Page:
A friend just died, and we want to scatter her ashes in the national park that she so loved. Do you know if doing this would be illegal?
M.S., Santa Barbara, Calif.
The rules vary from park to park, and even locations where scattering ashes is illegal are heavily trafficked by so-called wildcat scatterers. That gray ash you once noticed blowing down a trail in Glacier National Park wasn’t, as you assumed, the residue of a forest fire. It was a guy named Dave. At some parks, though, the scattering of “cremains”—this is the unfortunate term the government uses—is allowed with a permit under certain conditions. At Yosemite, these include: no scattering near watercourses, no placement of permanent memorials, and, most important, no eulogies—these attract bears, who understand that maudlin speeches are usually followed by cold cuts. Yellowstone actually posts guidelines about how to scatter ashes from the air. For your own sake, though, please check wind direction and speed before commencing.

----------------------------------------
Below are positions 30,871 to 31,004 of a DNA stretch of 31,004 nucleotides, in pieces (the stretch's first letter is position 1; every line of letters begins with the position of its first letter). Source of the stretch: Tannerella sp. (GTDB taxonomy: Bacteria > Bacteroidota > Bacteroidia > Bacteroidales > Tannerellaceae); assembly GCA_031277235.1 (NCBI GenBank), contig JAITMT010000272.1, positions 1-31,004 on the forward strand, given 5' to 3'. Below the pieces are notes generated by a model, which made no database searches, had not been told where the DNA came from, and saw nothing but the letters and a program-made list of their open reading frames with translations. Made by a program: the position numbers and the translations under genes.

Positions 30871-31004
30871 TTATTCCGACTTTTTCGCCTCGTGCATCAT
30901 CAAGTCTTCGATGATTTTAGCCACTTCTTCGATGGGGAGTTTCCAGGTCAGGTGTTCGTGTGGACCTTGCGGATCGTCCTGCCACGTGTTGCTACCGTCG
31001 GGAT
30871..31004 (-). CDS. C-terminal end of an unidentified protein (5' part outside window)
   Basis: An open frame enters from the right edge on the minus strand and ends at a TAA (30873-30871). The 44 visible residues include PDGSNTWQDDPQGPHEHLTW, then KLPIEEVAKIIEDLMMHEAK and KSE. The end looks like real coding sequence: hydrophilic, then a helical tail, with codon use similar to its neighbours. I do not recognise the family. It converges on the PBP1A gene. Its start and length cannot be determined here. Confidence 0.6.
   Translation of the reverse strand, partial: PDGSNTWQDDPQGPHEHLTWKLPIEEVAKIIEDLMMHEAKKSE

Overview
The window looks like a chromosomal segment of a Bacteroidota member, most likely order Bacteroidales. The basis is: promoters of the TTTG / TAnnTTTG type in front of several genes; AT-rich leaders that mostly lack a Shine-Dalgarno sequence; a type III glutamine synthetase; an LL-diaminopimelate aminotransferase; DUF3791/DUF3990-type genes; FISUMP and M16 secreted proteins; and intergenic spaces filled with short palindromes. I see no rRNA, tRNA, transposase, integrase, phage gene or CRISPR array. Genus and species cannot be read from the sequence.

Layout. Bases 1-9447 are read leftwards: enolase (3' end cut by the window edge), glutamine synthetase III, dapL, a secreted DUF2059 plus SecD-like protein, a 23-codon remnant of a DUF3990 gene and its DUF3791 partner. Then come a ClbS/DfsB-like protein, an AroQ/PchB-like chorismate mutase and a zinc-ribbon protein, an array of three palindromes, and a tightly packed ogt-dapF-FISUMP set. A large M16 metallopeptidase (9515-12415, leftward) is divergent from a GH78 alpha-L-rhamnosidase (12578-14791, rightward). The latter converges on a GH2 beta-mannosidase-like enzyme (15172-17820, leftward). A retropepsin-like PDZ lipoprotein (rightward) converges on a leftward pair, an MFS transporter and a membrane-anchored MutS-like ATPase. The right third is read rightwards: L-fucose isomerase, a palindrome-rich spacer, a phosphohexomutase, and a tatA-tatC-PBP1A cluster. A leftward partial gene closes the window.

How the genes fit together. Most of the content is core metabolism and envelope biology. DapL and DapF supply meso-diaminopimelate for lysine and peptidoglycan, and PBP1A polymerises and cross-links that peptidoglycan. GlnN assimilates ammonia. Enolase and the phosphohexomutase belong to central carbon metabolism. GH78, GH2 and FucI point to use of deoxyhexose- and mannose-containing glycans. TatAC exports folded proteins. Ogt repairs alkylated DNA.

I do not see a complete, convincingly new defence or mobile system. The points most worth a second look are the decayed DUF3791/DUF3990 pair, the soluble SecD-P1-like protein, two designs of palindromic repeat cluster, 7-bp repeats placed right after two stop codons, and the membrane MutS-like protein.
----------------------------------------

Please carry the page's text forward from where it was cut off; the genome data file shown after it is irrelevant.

My college roommate is marrying a woman who is an absolute terror. She’s so bad that we refer to her as Osama. My buddy is blind to her awful qualities, but we all know he’ll see them one day. Am I supposed to warn him about this?
P.T., Madison, Wis.
An acquaintance of mine once told a mutual friend that his fiancée was a “soul-sucking bitch-on-wheels from hell.” Then he got really harsh. Today this couple is, by all accounts, happily married. My suggestion: say nothing and hope for the best.